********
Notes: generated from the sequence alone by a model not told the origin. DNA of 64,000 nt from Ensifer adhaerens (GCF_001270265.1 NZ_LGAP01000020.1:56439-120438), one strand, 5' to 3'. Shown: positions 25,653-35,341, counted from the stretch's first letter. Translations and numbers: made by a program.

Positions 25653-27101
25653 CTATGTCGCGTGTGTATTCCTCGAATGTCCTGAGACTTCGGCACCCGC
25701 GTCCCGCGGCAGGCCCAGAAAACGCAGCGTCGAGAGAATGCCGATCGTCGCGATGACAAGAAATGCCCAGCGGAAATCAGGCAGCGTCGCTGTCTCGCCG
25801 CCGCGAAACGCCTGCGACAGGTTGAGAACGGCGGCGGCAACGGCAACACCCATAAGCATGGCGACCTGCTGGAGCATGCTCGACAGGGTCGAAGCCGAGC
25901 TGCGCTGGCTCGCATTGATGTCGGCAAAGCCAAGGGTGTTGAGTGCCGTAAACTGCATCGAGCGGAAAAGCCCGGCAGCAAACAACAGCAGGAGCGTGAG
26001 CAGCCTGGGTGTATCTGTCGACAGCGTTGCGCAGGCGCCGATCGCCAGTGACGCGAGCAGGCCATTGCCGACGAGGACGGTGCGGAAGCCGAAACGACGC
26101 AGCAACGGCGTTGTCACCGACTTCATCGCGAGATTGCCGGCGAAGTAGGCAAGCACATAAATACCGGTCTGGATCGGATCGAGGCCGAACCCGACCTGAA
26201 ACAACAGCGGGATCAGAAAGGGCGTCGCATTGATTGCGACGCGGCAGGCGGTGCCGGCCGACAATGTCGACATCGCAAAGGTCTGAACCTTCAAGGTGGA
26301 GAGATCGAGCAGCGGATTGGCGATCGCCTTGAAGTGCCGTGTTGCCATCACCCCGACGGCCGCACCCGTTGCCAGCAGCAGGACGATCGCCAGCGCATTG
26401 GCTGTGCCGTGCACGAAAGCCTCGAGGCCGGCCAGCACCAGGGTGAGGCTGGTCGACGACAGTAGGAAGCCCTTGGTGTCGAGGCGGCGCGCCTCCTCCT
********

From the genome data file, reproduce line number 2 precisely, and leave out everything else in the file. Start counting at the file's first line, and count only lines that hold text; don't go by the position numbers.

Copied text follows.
Positions 25653-27101